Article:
Mike Jay on performance management and personal effectiveness

Rebekah and the kids are away for most of the weekend, and so I am enjoying “that blissful solitude, that was so painful in my youth” [Einstein].  Truthfully, the events of the last 6 weeks (starting with the book I am writing and on to extremely exciting events at WordPress Academy, that I haven’t shared yet) have been so intoxicating that I had resolved to spend the entire weekend in bed reading paperback novels and listening to inspirational audios.  But I need to share with y’all what happened yesterday.

Mike Jay is a business coach and developmentalist that I have been connected with loosely for a number of years.  I had actually started his coach training program 5-6 years ago, before deciding that being a business coach probably wasn’t for me.  He’s been pretty quiet for the last few years but has recently surfaced with a coaching / business development program that is so compelling I joined right away.  I will be doing this program over the course of the summer, culminating in an intensive in Las Vegas in late August.  It turns that he has been traveling a lot for the last few years, coaching billionaires and major third-world banks.  I think he is one of the most brilliant people I have ever met, and his ideas on development are both very practical and timely.  The intro call for this program occurred yesterday, and it blew my mind.  I will post the audio to this call when I get permission, but let me summarize some of the key ideas here, and their impact on me.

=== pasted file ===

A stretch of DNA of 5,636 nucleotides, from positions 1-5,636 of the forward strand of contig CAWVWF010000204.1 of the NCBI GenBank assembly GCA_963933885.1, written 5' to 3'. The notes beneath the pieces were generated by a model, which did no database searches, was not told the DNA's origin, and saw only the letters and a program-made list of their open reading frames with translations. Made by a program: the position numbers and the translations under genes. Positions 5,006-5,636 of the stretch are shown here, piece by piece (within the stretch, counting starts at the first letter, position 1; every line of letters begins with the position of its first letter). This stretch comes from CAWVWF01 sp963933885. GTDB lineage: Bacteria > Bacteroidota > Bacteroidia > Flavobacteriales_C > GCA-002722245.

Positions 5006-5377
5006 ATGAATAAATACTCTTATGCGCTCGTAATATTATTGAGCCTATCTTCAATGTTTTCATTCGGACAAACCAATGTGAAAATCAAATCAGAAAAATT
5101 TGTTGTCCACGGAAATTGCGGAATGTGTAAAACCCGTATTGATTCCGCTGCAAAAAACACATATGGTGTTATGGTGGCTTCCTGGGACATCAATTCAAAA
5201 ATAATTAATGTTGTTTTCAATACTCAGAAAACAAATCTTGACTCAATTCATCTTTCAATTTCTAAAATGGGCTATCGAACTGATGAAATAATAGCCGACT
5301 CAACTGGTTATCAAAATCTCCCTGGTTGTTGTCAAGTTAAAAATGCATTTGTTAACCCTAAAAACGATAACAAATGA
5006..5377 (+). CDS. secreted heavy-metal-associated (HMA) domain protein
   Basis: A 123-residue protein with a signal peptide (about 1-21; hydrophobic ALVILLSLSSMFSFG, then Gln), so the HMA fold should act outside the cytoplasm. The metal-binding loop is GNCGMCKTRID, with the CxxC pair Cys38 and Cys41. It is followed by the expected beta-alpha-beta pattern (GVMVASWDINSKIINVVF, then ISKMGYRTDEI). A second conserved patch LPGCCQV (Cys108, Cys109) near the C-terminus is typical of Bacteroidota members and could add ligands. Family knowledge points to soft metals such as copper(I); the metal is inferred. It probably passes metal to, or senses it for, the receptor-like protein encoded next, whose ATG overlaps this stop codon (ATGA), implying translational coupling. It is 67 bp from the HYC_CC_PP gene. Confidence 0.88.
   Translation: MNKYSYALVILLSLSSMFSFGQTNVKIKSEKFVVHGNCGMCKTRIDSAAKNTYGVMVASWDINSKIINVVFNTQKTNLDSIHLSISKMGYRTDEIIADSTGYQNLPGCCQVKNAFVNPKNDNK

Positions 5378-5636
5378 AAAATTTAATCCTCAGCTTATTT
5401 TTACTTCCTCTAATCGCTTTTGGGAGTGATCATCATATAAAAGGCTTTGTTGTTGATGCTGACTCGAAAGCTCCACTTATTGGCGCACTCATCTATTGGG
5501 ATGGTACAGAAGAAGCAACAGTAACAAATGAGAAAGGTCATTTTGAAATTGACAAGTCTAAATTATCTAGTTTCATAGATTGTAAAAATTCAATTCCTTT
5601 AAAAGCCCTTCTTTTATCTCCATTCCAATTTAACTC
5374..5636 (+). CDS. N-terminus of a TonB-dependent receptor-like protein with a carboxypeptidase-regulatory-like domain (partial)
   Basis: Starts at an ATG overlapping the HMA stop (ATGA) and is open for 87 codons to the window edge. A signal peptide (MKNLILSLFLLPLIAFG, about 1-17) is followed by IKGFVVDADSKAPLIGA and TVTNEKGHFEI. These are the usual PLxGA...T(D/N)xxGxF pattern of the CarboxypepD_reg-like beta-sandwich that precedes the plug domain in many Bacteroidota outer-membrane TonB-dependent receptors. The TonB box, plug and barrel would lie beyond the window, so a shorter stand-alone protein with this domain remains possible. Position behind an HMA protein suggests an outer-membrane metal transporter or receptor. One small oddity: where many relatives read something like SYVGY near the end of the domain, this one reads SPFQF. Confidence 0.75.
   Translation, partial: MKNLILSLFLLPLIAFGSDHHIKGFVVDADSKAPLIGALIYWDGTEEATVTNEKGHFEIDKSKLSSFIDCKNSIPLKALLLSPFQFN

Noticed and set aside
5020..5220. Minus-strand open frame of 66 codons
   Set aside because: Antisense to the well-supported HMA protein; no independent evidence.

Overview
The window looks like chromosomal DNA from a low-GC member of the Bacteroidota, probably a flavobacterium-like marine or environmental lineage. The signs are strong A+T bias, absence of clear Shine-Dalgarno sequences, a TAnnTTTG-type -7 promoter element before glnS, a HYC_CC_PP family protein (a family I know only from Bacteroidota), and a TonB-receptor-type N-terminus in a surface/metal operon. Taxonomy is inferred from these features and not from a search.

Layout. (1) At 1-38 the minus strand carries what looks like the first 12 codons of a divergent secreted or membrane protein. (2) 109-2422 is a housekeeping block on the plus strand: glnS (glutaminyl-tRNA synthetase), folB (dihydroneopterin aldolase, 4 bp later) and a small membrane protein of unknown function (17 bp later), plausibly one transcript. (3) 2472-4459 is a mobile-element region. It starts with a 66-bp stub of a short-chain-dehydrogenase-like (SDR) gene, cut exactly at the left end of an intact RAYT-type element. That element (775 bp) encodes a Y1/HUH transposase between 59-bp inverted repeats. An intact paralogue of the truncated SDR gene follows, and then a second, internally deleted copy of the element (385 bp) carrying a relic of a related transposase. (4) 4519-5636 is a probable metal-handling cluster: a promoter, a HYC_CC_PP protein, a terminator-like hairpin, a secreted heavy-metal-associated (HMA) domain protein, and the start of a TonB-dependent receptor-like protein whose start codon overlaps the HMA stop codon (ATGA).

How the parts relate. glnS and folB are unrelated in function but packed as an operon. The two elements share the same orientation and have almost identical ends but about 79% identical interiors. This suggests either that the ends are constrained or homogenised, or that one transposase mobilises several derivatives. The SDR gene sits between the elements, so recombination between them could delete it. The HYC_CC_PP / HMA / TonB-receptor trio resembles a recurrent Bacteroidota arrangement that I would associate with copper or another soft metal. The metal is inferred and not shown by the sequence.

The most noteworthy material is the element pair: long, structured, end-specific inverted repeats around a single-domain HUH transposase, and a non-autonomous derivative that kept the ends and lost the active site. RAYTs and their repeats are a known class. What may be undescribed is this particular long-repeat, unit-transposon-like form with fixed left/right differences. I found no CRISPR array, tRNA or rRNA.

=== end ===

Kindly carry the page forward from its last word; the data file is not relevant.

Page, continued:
The relationship between happiness and success, and effective tools to achieve these two goals,  has been the dominant inquiry of my life.  It has always seemed to me that a person could be one or the other – entirely dedicated to work and achievement at the cost of one’s personal life and relationships, or else living a life dedicated to pleasure, connection and authenticity, but at the cost of success and/or financial stability.  I have had very happy times in my life, and quite successful times in my life, but they rarely coincided.  In one way or the other, I have been obsessed with this theme my whole life, which I see as being connected to the “right-relationship” of masculine and feminine forces within oneself [Shirley Luthman, Waking Down in Mutuality], and in the outside world as “sexual polarity” [Lafayette Morehouse, David Deida].  For the last 6 years I have been engaged in a deep exploration of  these teachings, all of which have a lot to say about happiness, and perhaps even about “awakening” – surely, “awakening” needs to include some deep acceptance of self and unconditional enjoyment of life, and so the pursuit of happiness and the pursuit of awakening need be very closely related.  But I have not yet found a philosophy or developmental school in which there is a practical analysis and action plan for simultaneously achieving these two goals, happiness and success.